Cinema for Peace

Cinema for Peace is a Berlin-based initiative that claims to raise awareness for the social relevance of films. Since 2002, Cinema for Peace has been inviting film makers, humanitarian and human rights activists, and public figures to its annual awards ceremony in Berlin to honor a selection of cinematic works on humanitarian and environmental issues. The event occurs at the same time as (but not as part of) the Berlin International Film Festival.[1]


Following the September 11 attacks in 2001, Jaka Bizilj launched the Cinema for Peace initiative with the annual gala as a platform for communicating humanitarian, political and social issues through the medium of film. Bob Geldof described the awards gala as "the Oscars with brains".[2]


Cinema for Peace as global initiative regularly acts in many countries. Cinema for Peace screenings, campaigns, advocacy events, and galas have been taking place for example at the Filmfestival in Cannes,[3] in Los Angeles on the occasions of the Golden Globes [4] and on Oscar weekend, in Uganda at the conference of the International Criminal Court,[5] and in Berlin, where Cinema for Peace annually highlights the most valuable films of the year at the Cinema for Peace Gala.

The Gala has been repeatedly criticized by former Berlinale Director, Dieter Kosslick [1] and about financial arrangements. The Gala for Peace organizer has replied that all financial arrangements had been made transparent and audited by an independent authority [6] Further criticism of Cinema for Peace has come from a variety of sources, including Stern,[1] Die Tageszeitung,[7] Frankfurter Rundschau,.[8]

The Cinema for Peace Foundation organizes various monthly screenings, mainly through partnering cinemas, such as the Schikaneder in Vienna [9]

Cinema for Peace distributed the Bosnian Oscar-winning war satire No Man's Land by Danis Tanovic. In 2014, Jaka Bizilj as the Founder of Cinema for Peace invited Pussy Riot to the Olympic Games in Sochi[10] and brought them to Hollywood[11] and to Washington[12] in order to promote global human rights responsibility and advocate a global Sanction List for human rights offenders.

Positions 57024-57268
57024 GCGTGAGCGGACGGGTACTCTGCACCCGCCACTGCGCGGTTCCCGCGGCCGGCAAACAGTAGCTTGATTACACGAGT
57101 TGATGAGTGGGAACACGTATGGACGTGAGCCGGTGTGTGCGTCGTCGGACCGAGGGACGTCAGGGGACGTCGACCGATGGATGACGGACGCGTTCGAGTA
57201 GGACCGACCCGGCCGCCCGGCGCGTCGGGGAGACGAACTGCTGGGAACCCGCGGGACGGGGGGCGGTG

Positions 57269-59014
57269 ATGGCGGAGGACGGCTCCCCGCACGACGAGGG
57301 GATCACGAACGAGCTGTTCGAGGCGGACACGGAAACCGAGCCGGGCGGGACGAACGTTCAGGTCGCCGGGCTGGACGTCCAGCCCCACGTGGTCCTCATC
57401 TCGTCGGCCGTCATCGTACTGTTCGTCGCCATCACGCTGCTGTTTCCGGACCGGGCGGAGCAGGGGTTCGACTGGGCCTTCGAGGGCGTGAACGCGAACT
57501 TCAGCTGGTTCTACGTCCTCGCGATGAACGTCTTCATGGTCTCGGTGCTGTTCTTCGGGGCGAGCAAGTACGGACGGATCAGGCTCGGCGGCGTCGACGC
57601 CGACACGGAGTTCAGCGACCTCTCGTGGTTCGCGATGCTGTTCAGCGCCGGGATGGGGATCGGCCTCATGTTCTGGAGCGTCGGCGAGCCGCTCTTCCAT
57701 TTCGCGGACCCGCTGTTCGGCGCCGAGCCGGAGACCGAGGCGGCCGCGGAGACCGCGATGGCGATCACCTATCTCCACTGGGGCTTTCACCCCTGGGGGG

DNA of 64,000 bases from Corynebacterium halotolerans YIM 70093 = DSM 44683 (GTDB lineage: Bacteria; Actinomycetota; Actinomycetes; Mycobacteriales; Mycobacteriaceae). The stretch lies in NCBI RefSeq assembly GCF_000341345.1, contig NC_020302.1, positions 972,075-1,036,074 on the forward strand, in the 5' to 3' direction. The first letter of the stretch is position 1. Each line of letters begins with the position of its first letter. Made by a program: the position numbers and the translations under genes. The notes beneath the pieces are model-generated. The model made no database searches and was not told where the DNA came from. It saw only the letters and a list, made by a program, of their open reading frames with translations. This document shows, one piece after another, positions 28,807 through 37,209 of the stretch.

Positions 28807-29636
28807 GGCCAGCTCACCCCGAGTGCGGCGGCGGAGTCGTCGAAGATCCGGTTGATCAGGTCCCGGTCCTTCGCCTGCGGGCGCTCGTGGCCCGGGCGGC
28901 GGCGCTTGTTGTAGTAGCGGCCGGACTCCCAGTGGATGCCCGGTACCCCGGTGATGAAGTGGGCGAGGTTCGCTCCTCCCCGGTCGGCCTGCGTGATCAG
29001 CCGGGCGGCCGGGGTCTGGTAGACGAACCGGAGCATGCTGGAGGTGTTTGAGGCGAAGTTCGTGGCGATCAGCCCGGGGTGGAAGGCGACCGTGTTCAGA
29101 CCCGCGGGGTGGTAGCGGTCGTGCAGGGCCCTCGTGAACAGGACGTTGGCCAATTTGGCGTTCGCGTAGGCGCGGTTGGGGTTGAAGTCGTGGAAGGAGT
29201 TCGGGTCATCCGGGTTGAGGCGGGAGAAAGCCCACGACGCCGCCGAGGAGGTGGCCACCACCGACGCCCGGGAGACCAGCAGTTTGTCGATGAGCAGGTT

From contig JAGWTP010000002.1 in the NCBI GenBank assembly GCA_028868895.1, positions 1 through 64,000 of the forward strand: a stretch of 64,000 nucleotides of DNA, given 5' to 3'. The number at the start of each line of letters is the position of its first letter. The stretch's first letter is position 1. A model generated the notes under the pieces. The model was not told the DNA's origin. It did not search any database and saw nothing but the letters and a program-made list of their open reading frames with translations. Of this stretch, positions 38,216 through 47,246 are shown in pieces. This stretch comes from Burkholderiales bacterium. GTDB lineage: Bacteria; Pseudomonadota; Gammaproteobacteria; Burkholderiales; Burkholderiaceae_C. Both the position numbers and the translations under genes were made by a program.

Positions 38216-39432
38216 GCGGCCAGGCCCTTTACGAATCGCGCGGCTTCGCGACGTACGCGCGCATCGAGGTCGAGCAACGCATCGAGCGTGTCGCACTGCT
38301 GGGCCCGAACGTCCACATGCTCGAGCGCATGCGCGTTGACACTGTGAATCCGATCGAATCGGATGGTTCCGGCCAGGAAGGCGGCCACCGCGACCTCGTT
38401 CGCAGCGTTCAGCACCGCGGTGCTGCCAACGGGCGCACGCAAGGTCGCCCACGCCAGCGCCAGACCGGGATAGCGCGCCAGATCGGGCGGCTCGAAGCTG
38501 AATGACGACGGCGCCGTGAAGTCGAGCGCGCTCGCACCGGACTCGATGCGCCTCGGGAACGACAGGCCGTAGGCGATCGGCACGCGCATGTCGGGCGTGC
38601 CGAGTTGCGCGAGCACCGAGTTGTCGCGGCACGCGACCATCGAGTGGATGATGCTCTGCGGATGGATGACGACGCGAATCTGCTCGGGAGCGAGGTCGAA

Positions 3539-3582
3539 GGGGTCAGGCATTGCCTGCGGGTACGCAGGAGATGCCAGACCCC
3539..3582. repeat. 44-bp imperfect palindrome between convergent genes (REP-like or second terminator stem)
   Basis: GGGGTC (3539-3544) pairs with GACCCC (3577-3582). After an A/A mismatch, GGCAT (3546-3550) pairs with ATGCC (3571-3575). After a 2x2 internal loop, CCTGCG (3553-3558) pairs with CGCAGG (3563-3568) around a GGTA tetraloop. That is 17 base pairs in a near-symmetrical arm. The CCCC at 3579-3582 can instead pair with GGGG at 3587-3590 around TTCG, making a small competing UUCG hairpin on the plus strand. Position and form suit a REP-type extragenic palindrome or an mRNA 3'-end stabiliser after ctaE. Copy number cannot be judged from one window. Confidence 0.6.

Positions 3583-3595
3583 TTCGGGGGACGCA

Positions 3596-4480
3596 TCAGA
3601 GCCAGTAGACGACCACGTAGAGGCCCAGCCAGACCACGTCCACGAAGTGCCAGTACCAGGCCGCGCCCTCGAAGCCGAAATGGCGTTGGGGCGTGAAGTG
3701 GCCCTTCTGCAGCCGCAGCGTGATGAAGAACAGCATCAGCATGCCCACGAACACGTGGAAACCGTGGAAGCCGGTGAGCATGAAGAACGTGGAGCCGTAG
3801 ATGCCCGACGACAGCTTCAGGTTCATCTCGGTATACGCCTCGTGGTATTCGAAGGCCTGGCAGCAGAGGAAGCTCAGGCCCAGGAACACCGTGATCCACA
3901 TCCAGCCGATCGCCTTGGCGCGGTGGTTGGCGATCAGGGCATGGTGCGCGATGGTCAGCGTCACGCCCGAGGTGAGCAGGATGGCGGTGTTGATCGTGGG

Committee and supportersEdit

Among the Cinema for Peace speakers have been: Buzz Aldrin, Antonio Banderas, Deepak Chopra, George Clooney, Catherine Deneuve, Leonardo DiCaprio, Bob Geldof,[13] Richard Gere, Dustin Hoffman,[14] Elton John, Nicole Kidman, Sir Christopher Lee, Sean Penn, Tim Robbins, Susan Sarandon, Hilary Swank, Wim Wenders, Ban Ki-Moon,[15] Luis Moreno-Ocampo and Fatou Bensouda as well as Mikhail Gorbachev.

Award winners 2002–2019Edit


  • Honorary award: Istvàn Szabo, for portraying the Jewish struggle for survival after WWII








  • Most valuable movie of the year: Milk and Gus Van Sant, Bruce Cohen, Dan Jinks, Dustin Lance Black, Michael London and Sean Penn
  • Most valuable documentary of the year: The Heart of Jenin and Ismael Khatib, Leon Geller, Marcus Vetter
  • Award for justice: Pray the Devil Back to Hell and Gini Reticker, Abigail Disney, Vaiba Flomo
  • International human rights film award: Burma VJ – Reporting form a Closed Country and Anders Østergaard, Lise Lense-Møller, Aung Htun and The Democratic Voice of Burma
  • Most inspirational movie: The Day After Peace and Jeremy Gilley & Peace One Day; Menachem and Fred and Menachem Mayer, Fred Raymes, Jens Meurer, Ofra Tevet and Ronit Kertsner; and Valkyrie and Tom Cruise, Bill Nighy, Christian Berkel, Matthias Schweighöfer, Bryan Singer and Philipp von Schulthess
  • Contribution to the UN millennium development goals: 8 and Jane Campion, Gael Garcìa Bernal, Jan Kounen, Mira Nair, Gaspar Noé, Abderrahmane Sissako, Gus van Sant and Wim Wenders
  • International green film award: Leonardo DiCaprio
  • Honorary award: Roger Waters


  • Most valuable movie of the year: The White Ribbon and Michael Haneke, Stefan Arndt, Klaus Chatten and Burghart Klaußner